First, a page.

Mariel here. Last weekend my old man came into the city for an impromptu family dinner. When I dine with my dad, he never strays too far from his favorites so I wasn’t surprised when he honed in on a local Mexican joint. He also makes a point of requesting the hottest, spiciest, most sweat-inducing jalapenos north of Tijuana and then revels in our shock as he spreads them on whatever adorns his plate.
Like my pops, I’ve been known to dabble in predictability when it comes to restaurant dining. I cook so often that when I do get cooked for, I’d rather not be disappointed. So when I head for the border, I always order Tacos al Pastor: zesty roasted pork marinated in “secret” spices and served alongside pineapple and cilantro. While it’s tough to ape this authentic dish at home – unless you have a standing rotisserie – I decided to try my hand at a Feast-ified version easy enough for a fledgling chef with a wee-little kitchen that’s depressingly devoid of a proper spit.
The results were outstanding. Taking a cue from my mom’s Chipotle-Spiced Pulled Pork, I marinated the pork shoulder in a sprightly mix of pineapple juice, pineapple chunks, jalapeno, fresh garlic and green chiles, then slow-roasted it in a big fat Le Creuset French Oven. After 3½ painstakingly slow hours of whiffing the most incredible aroma known to man, I was delighted to find that the pork was so tender it was falling off the bone, unprompted. That’s when the real magic happens. I shredded the meat, returned it to the pan to sop up every last drop of pineapple then splayed it out on warm tacos and garnished it with fresh cilantro, julienned mango, lime wedges and a dollop of homemade Roasted Tomato Salsa, which I’ll share next week. Heaven. HEAVEN. I’ve been enjoying the leftovers the past week and each day it gets better than the last.
Sweet & Spicy Pineapple Pulled Pork Tacos
Serves 6-8, depending on your appetite
Reheating note: After a day in the fridge, your pork may appear dry. It isn’t – the fat and drippings have congealed, that’s all. Rather than reheating the pork over a big bright flame, gently warm it up over a very low flame on the stovetop, stirring frequently. All those delicious juices will magically reappear, they just take a little coaxing. If you absolutely must, add a splash of chicken broth (but I reheated my pulled pork for four days and didn’t have to do this, but hey, no judgment).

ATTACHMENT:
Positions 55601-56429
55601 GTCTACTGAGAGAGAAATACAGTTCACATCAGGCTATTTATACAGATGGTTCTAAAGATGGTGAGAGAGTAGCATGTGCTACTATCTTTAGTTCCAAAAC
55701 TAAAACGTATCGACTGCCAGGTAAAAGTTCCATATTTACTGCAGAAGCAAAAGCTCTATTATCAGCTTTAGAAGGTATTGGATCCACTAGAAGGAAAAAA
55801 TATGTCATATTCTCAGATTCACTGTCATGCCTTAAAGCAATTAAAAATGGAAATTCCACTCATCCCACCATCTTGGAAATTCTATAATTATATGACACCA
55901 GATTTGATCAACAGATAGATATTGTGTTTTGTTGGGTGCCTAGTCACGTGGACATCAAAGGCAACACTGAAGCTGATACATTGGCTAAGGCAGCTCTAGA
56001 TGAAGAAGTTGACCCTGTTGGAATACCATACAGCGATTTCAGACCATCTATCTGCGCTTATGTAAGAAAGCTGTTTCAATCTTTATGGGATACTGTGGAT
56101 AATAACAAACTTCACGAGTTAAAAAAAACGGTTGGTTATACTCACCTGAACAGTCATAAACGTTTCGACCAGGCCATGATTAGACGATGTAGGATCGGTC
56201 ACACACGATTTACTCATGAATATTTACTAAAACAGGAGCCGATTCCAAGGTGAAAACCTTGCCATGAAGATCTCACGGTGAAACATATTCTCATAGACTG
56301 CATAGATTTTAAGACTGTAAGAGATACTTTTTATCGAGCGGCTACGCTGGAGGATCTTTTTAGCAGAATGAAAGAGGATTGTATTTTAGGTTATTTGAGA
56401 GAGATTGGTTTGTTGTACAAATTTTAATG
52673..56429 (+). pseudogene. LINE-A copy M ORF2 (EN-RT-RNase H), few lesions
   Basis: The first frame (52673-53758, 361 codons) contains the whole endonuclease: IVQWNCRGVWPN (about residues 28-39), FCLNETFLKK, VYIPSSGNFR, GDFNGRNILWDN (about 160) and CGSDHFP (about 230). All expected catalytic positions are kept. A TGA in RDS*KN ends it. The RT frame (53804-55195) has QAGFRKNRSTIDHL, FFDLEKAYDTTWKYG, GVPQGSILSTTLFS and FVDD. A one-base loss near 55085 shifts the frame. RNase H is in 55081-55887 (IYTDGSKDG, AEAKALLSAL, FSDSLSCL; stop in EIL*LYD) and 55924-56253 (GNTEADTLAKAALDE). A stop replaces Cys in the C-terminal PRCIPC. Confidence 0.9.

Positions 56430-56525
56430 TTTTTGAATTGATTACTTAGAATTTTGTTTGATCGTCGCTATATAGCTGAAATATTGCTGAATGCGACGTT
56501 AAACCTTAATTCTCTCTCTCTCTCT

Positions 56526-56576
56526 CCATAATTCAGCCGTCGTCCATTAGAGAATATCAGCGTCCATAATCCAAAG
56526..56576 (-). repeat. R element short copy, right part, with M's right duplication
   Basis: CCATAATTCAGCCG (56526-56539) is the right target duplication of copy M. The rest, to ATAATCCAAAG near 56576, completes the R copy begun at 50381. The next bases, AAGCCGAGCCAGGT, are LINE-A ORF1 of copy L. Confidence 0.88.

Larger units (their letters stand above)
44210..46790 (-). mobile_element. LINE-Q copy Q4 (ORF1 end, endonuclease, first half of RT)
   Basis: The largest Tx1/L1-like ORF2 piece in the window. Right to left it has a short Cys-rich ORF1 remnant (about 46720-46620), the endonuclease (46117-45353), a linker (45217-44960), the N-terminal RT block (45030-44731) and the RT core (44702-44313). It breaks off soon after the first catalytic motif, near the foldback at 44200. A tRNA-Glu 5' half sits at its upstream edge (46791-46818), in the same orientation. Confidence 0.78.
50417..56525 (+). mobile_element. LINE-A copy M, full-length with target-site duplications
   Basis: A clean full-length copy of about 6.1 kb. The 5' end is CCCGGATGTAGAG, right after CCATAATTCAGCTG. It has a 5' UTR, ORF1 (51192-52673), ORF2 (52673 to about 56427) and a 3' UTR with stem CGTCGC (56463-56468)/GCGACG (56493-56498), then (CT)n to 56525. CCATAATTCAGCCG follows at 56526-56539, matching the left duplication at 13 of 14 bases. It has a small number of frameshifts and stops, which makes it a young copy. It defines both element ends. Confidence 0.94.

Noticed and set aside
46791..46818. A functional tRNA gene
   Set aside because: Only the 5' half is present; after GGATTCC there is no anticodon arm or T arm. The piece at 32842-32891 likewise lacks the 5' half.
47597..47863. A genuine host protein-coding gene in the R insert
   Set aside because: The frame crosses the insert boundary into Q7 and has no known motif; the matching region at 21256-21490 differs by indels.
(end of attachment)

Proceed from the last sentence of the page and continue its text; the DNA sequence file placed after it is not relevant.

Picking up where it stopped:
4-5 lb pork shoulder, bone in – $7.60
20-oz can of pineapple chunks in natural juices (avoid the stuff in heavy syrup!) – $2.39
½ to 1 whole large jalapeno, de-seeded and roughly chopped (depends on how hot you like it) – $0.75
1 large sweet onion, chopped – $0.89
1 clove of minced garlic – stock
4-oz can of chopped green chiles – $1.49
2 teaspoons of salt – stock
1 teaspoon of black pepper – stock
2 teaspoons of cumin – stock
1 teaspoon of chili powder – stock
1 Tablespoon of olive oil – stock
Taco tortillas – $1.49
1 ripe mango, julienned (optional) – $1.49
2 Tablespoons of fresh cilantro, chopped (optional) – $0.89
2 limes, cut into wedges (optional) – $0.49
Grand total assuming well-stocked kitchen (not including optional toppings): $14.61
Cost per serving: $2.43
1. Preheat the oven to 350 degrees.
2. In a bowl, combine the pineapple and every last drop of its juice, the jalapeno, green chiles and minced garlic. In a separate smaller bowl, prepare your dry rub: toss together the salt, pepper, chili powder and cumin.
3. Trim the excess fat from the pork shoulder (and stifle your gag reflex for this part, ick). Massage the dry rub all over the pork.
4. In a large heavy French Oven (or a lidded stockpot or deep casserole pan), heat the olive oil over medium-high flame. Once piping hot, brown the pork shoulder on all sides, ’til it reaches a nice golden tone. This takes about 10-12 minutes, total. Remove the pan from the hot burner. Scatter the chopped onions around the pork, then pour in the pineapple-y marinade, taking care to spoon some of it on top of the pork itself.
5. Cover the pot (or seal tightly with tinfoil) then pop it in the preheated oven. Roast for 3 to 3 ½ hours, or until the pork practically starts falling all over itself when you jab it with a fork.
6. Once cooked, shred the pork with two forks (since the meat is hot-hot-hot), and discard the bone and any excess gristle – i.e. if you don’t want it in your taco, trash it. Return the shredded pork to the pot with all the delicious pineapple drippings and give it a good stir before transferring to a large bowl.
7. If you have a lot of crispy drippings stuck to the bottom/sides of the pan, consider de-glazing it with a little bit of chicken stock or white wine. If you’re new to de-glazing, this entails pouring about 1/4-cup of the aforementioned liquid into the pan, then heating it over med-high on the stove top taking care to scrape up anything stuck to the bottom/sides. You’ll create a super-flavorful pan sauce that you can then pour over the pulled pork.. This isn’t a necessary step, but it’s a delicious one.
8. Finally (if desired), warm your taco tortillas in a skillet over a gentle flame, then add the pork and whatever toppings you crave: I suggest cilantro, julienned mango, lime wedges and homemade salsa, as referenced above.